Viewpoint: Old Town Toronto ready for Pan Am Games closeup?

By Ken Smith – 

2.1002260.bulletin-logoOld Town Toronto denizens have seen motorized wheel chairs topple over in winter around the southwest corner of Church and The Esplanade, a spot notorious for the lack of a sidewalk. That is changing thanks to city efforts.
And more than one pensioner has been hurt during the years, simply trying to traverse this public realm obstacle course when there is snow and ice on the ground.
The foot of Church St. by the Toronto Parking Authority (TPA) garage and an adjacent stretch of The Esplanade have long suffered from a total lack of sidewalk—despite, for example, the walks and gardens trust, designed to enhance the historic heart of the city with gracious walkways.
While the no-sidewalk-atall situation persists on The Esplanade to the immediate east of the Novotel, the nosidewalk problem has just been resolved in a proper way on Church south of The Esplanade where Pam McConnell and her staff have finally won part of the sidewalk battle in a big way.
There is now a sidewalk where none had even existed before. And not just any sidewalk. The new stretch of sidewalk runs down Church all the way to the TPA parkade at the foot of the street, is generous in width and features a few new trees.
While hardly a civic infrastructure mega-project considering the size of the city, it is a people-focused initiative and it is a public safety dream come true for our seniors. Such progress is cheering: while these seeminglysmallish matters may appear easy to resolve in a Think Big city, they apparently are not in St. Lawrence, nor is it necessarily easy to get things right with sidewalk and park maintenance despite best efforts.
Meanwhile, further to the west, a new expansive Eurostyle sidewalk in front of London Lofts at Scott and The Esplanade is now in place—a sidewalk made all the better by the installation of properly-irrigated tree planting pits to house eight new trees. The developer of London Lofts has paid for this public benefit.
The pace of greening our streetscapes in Old Town Toronto may be somewhat more measured than in some areas. But progress is finally being made, little by little, seemingly one tree decision at a time, maybe, but it merits a round of applause.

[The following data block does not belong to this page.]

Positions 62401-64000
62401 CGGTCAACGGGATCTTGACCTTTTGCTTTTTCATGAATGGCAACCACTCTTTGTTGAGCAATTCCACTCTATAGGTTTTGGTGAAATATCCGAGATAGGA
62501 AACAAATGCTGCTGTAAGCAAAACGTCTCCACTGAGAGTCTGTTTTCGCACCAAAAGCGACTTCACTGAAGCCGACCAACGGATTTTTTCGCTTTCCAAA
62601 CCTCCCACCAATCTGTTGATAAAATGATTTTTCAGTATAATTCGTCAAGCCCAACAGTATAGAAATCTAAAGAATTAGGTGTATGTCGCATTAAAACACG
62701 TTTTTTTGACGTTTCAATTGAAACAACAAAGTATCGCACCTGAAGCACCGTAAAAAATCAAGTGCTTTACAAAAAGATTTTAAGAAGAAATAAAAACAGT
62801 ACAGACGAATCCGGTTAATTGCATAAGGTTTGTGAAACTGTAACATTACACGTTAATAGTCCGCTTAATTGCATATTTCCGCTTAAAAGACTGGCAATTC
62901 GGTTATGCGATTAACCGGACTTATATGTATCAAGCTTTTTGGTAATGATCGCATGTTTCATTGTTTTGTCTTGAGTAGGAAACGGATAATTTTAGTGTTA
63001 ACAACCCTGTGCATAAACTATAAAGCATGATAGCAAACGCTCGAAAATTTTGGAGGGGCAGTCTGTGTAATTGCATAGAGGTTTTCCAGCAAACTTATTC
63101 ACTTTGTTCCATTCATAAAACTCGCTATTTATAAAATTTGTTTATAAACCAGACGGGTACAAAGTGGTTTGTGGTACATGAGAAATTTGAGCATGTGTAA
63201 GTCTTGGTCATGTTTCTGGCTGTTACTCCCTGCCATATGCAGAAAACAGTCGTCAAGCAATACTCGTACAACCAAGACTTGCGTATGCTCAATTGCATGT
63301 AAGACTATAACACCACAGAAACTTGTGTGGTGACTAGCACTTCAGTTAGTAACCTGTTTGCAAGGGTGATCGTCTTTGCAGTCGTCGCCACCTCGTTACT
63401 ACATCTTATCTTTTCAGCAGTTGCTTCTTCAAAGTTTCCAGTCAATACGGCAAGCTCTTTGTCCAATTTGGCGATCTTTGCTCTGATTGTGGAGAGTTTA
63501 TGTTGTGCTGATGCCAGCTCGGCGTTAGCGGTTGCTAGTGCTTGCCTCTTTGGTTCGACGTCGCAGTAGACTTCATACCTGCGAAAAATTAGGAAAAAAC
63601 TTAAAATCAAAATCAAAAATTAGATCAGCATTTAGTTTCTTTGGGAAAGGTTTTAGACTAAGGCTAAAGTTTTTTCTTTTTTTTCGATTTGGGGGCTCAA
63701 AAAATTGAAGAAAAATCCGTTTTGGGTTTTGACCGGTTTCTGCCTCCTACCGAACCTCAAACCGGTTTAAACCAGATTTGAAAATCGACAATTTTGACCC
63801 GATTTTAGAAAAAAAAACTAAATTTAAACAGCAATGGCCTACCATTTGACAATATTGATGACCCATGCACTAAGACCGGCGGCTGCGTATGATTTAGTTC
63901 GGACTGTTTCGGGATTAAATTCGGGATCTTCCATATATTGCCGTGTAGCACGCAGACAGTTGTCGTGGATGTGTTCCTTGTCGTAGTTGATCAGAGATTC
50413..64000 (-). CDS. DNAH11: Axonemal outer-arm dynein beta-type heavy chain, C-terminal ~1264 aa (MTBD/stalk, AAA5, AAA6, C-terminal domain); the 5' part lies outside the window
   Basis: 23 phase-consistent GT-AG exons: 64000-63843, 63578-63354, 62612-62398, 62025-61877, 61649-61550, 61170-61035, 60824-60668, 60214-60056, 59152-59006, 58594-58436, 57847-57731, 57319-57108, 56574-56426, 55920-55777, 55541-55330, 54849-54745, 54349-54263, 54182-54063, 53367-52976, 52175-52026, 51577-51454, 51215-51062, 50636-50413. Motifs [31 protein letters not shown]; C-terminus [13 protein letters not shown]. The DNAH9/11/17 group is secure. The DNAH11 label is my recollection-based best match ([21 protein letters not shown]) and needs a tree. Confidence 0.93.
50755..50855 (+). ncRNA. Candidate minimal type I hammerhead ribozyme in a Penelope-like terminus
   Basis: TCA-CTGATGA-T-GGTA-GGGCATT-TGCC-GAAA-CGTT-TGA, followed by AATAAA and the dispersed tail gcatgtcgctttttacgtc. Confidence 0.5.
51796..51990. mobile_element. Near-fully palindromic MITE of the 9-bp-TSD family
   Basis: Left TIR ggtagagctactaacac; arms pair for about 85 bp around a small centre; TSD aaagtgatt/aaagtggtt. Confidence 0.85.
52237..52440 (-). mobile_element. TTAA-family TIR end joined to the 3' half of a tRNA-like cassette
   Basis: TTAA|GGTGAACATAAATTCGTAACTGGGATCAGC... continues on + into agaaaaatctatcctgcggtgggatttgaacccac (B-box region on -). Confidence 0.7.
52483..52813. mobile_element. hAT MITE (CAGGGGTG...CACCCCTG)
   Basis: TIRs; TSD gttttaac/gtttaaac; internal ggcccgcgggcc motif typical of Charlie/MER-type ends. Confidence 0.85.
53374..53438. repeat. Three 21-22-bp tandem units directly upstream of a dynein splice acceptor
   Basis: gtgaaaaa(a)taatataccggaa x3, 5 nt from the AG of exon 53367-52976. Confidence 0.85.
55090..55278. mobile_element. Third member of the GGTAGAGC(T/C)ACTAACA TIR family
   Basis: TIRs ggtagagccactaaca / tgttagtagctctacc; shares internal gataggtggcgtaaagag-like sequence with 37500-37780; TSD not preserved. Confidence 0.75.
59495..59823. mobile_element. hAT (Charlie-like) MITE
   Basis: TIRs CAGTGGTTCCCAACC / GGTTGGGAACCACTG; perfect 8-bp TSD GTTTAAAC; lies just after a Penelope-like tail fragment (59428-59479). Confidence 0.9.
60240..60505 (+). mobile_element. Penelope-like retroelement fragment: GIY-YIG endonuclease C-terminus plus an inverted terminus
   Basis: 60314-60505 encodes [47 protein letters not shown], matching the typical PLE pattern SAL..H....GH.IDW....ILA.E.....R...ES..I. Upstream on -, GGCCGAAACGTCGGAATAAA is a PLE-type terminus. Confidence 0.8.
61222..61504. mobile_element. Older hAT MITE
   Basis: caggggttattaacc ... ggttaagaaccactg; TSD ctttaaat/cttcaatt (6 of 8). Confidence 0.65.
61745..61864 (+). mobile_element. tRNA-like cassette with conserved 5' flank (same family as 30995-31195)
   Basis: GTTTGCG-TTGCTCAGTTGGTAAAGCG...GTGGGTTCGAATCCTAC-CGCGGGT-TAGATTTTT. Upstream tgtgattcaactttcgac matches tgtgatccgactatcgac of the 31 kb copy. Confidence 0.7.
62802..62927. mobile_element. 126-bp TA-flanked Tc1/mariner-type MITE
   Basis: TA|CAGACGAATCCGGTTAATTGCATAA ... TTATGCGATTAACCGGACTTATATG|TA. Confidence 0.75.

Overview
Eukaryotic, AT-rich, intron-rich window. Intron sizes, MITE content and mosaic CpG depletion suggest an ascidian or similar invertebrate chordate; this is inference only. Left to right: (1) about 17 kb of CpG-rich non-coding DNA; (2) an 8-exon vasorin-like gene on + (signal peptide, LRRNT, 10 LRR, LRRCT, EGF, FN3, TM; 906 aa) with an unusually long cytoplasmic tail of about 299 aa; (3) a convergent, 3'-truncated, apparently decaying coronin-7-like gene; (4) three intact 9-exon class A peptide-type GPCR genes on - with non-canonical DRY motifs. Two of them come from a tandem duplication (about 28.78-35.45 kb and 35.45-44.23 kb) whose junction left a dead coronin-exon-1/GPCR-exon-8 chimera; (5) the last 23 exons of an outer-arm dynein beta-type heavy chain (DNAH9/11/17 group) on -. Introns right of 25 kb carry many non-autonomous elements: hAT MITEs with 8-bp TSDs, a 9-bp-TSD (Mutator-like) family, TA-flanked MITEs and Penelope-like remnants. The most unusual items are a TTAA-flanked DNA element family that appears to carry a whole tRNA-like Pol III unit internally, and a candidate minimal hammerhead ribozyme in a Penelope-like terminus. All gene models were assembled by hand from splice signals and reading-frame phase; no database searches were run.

The new tree-lined stretch of The Esplanade at London Lofts east of Scott is being prepared to house a new outlet of The Keg which hopefully will offer terrace dining along The Esplanade like its usually communityspirited neighbours along the block. Sadly, the imposing sidewalk trees in front of neighbouring restaurants on The Esplanade are dying off; a calamity that must be addressed before it is too late.
Some merchants and restaurants are taking more of an ownership interest in the condition of the sidewalks and trees in front of their premises, routinely washing the sidewalk before they open shop in the morning. Others are still inclined to walk around the trash, spilled coffee and guano at their thresholds and ignore even routine building maintenance.
Interest in the gateway intersection of The Esplanade and Yonge is mounting—given transportation, public realm and other issues. Good community news has emerged about the intersection immediately to the north, at the former site of Shopsy’s. The same people who own Biff’s, the French bistro right in front of the Sony Centre marquee, have announced their intentions to open a new restaurant right at the corner of Yonge and Front, a spot with outdoor dining potential. Now, if only the vacant Penelope’s restaurant site at Front and Scott gets a new life, and if Berczy Park gets some attention, then Old Town may have the makings of quite a renaissance.
At a recent city design review meeting, there was talk about introducing cobblestoned street paving beginning at the corner of The Esplanade and Yonge, expanding to other streets. That would certainly send a signal out that Old Town is about people. There are pros and cons about this. Cobblestoned street paving is seen by some as a kind of faux historical gesture but when so much history has already been trashed in Old Town (and more is in the cards) in the name of progress, maybe desperate situations demand unorthodox aesthetic tactics.